Don’t Overthink It

Feedback in today:

Hello Michael or Michael’s assistant, I have 20 years experience in losing money investing in the stock market. I started well however having purchased far out of the money calls for the IRAQ war in 1990 and made 8x in 48 hours, all down hill since. So I read your book with interest and eager to find an alternative investment method but your explanation to me remains incomplete (or I misunderstood). I had the following comments/questions which would be helpful for readers. 1.) Tax – all the simulations about how much money after X years needs to consider tax. Siegels supposed 6-7% constants don’t address this. 2.) Close fit but not too fit – I understand the overall critic of fundamental investing, there is no algorithm. Your trend following description claims to solve this which it does except for what I see is 1 clear caveat – the not “too” perfect fit. Since the book in my opinion correctly mentions that Stats is a great method this is all undermined by then saying you can’t have too close fit because it might not work in the real world. Unfortunately now from a math perspective the algorithm or trading system isn’t a solvable equation. Unless too close is actually defined in stats terms it means that any trading system could then be justified or refuted based on this unsolved variable. 3.) Trading system for all markets – As I get it there is supposed to be one trading system (algorithm) which you then apply to X number of markets. I don’t understand why. The idea is to have an algorithm to address the non-objective or unsystematic approach of traders in each of these markets. Since these markets are selected as noncorrelated they should have different players involved, therefore logically it would make sense to have a different trading system for each market. I am not a baseball connoisseur but if you had an algorithm for baseball you wouldn’t use the same one for basketball. 4.) Monte carlo – As it is described in the appendix (in my book version), this statisically doesn’t seem possible to me. If you design an algorithm around a set of data and that data can be then changed in ANY way then it means that it could no longer have a trend, therefore I don’t see how an algorithm could still work. The point of the algorithm as I get it is just to model some aspects of human behaviour which then provides an edge. Anyway, good success with your book. The investment market is all about selling hope and you have sold me hope. Regards, Daniel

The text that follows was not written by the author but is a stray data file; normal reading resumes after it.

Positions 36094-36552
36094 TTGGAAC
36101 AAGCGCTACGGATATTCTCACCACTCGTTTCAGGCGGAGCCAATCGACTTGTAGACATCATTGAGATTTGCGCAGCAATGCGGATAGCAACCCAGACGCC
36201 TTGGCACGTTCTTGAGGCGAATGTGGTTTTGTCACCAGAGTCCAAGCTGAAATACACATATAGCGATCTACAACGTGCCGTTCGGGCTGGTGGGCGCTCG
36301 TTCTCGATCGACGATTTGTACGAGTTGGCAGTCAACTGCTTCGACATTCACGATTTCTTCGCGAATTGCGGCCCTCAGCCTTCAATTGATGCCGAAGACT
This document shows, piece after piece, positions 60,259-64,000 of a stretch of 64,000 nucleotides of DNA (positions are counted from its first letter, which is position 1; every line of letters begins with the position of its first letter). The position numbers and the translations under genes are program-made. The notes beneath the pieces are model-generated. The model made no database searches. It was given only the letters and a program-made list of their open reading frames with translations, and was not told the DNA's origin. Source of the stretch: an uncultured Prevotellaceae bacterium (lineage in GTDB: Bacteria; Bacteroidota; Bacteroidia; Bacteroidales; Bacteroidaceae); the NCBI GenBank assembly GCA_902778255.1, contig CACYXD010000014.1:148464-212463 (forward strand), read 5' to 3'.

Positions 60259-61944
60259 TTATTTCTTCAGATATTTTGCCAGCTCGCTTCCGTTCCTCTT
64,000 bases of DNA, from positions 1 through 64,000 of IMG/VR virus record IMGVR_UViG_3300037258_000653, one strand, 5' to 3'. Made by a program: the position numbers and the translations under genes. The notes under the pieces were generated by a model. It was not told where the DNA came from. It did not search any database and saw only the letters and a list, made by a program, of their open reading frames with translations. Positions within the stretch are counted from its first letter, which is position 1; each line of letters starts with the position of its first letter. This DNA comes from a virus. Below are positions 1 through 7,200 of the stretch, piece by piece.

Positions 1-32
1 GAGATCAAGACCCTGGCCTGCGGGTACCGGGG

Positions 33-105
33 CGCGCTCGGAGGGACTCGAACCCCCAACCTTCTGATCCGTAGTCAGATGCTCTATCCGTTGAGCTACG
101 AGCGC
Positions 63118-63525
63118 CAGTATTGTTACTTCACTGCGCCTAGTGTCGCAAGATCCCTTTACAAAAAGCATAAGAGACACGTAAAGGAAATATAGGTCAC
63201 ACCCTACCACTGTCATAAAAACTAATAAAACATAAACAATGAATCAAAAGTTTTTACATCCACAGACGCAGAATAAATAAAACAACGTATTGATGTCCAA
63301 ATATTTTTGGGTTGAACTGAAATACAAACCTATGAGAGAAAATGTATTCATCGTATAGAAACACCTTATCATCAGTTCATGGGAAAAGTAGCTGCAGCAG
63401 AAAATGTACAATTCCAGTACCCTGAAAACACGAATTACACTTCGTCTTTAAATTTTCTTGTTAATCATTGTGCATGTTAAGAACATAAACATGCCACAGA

I am sure folks out there have some eloquent responses!

6 thoughts on “Don’t Overthink It

  1. Hi Michael,

    Here are my comments.

    1. You only get to keep a portion of your profits no matter what you do. Deal with it.
    2. All you are trying to do is draw a line in the sand and say “If prices go here, I’ll buy” if they fall back to here, I’ll sell.” Just about anything will work. You don’t want to get into quadratic equations. You end up accounting for variables that aren’t there. It’s all about picking a price and then acting.
    3. If I had an algorithm for baseball I wouldn’t use it on basketball but I would certainly use it on the Cubs the same way I did on the Red Sox. We are watching price. Which price isn’t all that important.
    4. This isn’t science. It is just trying to spot a trend and then act on it. The movement may reverse the next day, you don’t know. There is no way to predict. You define your entry and exit, set your money management to keep you in the game and go. That’s it!

    I think the commentator may have trend following confused with prediction. Many systems do try to do that. That’s why you need to use fancy rules to catch the nuances of each market. That’s also why they fail. Just my two cents. I hope I am close to the mark.

  2. In response to question three I think you should compare the algorithm (trading system) to a batter’s swing. I am a not a professional baseball player but I don’t think the best batters change their swing every time the pitcher changes. They see where the ball the heading and swing in that direction.

  3. The algorithm is would use for comparing basketball to baseball is: the team that scores the most points, wins. That seems to translate from sport to sport (golfers want fewer strokes, but you get the idea I hope). Sure, there may be people that NEED to know Kobe Bryant’s freethrow percentage in the 4th quarter of home playoff games, but I would prefer to know the status of the scoreboard. Sure, there may be people that NEED to know the weather patterns over the corn-growing regions of Iowa in the spring, but I would prefer to know the status of the market (price).

  4. It’s possible to apply similar algorithms to a variety of instruments. Here is a great study of the basic TF algorithms applied to stocks that illustrates the point. 13% return in the paper might not sound like a lot but that’s just the mathematical expectation (edge). If you read their conclusions, it appears that higher returns are possible by pyramiding, and it’s also a very tax efficient system.

  5. People tend to overcomplicate because in their own minds the simple strategy is too simple and therefore can not work.

    This happens in all facets of life, not just investing/trading.

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